Generating electricity

When turbines are used to generate electricity the output from the turbine must match the demand for

power, otherwise the voltage and frequency can vary suddenly, which can badly affect electrical

equipment. The demand for electricity in an off-grid system is often very variable, because people switch

lights and machines on and off, so the power supply must be varied to keep close control. There are

several ways to do this. One approach is to use a mechanical governor, which controls the water-flow to

the turbine by opening and closing valves. However, these are expensive and react slowly. The

alternative is to use an electronic load controller, which allows the full flow of water to run the turbine, but

switches a ‘dump load’ on and off to balance the varying power demand. The dump load is usually an

electric heater which can simply be cooled by the flowing water, or if possible used to generate useful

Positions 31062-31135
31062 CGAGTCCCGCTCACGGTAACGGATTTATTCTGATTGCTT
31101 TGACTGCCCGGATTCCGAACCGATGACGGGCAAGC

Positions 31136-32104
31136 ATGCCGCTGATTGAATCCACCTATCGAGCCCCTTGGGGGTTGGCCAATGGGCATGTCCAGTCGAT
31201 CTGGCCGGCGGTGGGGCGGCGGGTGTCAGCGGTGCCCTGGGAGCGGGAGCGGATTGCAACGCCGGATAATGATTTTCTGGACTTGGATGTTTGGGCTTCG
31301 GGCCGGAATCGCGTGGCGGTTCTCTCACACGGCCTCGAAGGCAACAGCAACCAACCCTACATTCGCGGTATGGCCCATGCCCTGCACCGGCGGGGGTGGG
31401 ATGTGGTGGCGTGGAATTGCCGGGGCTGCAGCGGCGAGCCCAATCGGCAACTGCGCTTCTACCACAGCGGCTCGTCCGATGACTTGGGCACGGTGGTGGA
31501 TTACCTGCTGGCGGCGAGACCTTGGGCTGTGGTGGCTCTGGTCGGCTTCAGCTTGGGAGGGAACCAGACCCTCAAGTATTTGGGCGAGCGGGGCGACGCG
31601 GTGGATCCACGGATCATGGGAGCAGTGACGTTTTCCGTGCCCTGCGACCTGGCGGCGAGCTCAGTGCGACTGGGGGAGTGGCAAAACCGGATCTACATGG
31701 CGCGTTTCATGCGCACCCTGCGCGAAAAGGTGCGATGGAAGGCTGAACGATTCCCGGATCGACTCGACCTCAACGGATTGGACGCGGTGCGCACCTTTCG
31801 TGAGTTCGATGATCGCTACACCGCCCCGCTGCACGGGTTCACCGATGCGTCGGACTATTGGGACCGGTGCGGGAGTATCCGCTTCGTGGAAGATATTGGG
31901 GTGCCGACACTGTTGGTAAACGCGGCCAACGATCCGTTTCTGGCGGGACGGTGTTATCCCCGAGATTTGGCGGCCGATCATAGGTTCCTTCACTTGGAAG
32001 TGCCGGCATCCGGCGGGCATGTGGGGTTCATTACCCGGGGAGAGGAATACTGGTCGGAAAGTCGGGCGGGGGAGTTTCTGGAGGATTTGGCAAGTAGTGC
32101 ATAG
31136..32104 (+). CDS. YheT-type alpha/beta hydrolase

heat, such as for washing water.

Installation and economics

The term ‘micro-hydro’ is usually used for power outputs of between 5 kW and 100 kW. This is sufficient

to give light to a village or a small town or to run one or more small industries, such as wood or metal

working machines. Internationally, most micro-hydro systems are off-grid, as they are usually in remote

mountainous areas. Systems below 5 kW are usually termed ‘pico-hydro’ and are usually used for

individual homes or communities of two or three houses.

When a micro-hydro system is installed in a community, the local people are usually involved, as labour

is required to build the civil works. This labour is regarded as providing about 15% of the total cost of a

system and is sometimes referred to as ‘sweat equity’. Most micro-hydro systems require subsidy, as the

capital cost is fairly high (about £2,000 per installed kW), while the running cost is comparatively low.

Systems requiring a large amount of civil work or sited in inaccessible areas can cost much more. People

pay for the electricity provided or for the service available from machines driven by mechanical power.

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This income is usually used to pay for operation and maintenance of the plant, but may be sufficient to

pay back a loan, if one is taken to cover part of the cost of installing the plant.